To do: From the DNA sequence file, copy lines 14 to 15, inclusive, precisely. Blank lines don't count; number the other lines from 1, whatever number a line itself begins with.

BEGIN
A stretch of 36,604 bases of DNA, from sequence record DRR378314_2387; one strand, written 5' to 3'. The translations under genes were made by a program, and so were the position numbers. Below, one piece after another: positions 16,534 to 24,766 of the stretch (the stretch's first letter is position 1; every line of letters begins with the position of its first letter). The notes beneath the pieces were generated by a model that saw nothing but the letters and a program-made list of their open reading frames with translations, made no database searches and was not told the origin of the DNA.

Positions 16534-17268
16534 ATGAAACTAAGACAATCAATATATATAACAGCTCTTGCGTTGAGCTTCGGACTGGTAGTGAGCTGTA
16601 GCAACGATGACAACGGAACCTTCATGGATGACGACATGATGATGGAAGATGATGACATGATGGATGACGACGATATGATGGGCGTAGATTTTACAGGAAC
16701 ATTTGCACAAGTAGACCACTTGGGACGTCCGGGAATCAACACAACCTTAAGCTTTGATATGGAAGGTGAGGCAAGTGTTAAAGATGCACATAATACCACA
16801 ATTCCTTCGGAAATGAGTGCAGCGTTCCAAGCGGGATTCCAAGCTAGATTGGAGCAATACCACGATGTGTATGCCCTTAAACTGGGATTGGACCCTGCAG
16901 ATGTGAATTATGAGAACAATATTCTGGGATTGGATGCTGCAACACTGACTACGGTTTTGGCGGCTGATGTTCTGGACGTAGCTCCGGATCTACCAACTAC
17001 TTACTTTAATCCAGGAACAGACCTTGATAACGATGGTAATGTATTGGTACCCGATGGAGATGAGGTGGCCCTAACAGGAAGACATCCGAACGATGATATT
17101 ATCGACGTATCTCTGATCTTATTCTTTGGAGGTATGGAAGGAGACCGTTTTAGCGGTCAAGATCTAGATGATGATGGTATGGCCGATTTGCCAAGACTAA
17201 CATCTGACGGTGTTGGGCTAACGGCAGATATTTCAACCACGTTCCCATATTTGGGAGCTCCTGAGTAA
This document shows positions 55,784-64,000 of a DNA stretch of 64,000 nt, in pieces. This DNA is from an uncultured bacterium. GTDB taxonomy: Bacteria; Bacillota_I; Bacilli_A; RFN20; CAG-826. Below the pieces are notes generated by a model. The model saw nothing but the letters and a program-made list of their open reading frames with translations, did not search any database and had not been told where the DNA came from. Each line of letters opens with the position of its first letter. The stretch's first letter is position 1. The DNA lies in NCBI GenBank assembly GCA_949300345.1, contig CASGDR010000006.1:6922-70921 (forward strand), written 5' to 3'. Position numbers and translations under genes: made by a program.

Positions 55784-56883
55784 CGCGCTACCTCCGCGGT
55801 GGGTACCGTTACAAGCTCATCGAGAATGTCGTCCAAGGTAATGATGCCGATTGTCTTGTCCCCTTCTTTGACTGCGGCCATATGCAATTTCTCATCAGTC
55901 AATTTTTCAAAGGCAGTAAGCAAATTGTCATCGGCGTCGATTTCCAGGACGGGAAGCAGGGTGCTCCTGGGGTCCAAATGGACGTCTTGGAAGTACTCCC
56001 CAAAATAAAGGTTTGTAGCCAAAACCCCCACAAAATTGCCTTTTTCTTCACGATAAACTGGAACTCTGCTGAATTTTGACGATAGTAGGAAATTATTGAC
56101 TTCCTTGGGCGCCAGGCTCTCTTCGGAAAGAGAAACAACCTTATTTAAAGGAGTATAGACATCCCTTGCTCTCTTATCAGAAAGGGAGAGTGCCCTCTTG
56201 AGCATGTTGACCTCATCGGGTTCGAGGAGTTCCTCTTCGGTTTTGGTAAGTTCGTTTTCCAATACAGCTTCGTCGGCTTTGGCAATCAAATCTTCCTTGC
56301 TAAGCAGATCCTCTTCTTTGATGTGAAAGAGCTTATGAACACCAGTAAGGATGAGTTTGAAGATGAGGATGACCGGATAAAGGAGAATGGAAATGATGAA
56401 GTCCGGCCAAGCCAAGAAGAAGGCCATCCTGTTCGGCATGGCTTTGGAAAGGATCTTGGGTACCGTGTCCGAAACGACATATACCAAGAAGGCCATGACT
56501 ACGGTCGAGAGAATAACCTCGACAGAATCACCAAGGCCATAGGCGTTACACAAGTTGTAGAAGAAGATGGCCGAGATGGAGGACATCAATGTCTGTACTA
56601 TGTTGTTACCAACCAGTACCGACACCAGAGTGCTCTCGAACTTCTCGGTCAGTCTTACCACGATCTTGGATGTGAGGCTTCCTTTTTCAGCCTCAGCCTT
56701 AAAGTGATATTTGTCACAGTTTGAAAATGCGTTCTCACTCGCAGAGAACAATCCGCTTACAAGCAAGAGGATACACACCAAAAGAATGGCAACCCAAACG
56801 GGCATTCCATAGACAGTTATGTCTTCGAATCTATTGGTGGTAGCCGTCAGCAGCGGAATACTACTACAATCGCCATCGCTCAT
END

55801 GGGTACCGTTACAAGCTCATCGAGAATGTCGTCCAAGGTAATGATGCCGATTGTCTTGTCCCCTTCTTTGACTGCGGCCATATGCAATTTCTCATCAGTC
55901 AATTTTTCAAAGGCAGTAAGCAAATTGTCATCGGCGTCGATTTCCAGGACGGGAAGCAGGGTGCTCCTGGGGTCCAAATGGACGTCTTGGAAGTACTCCC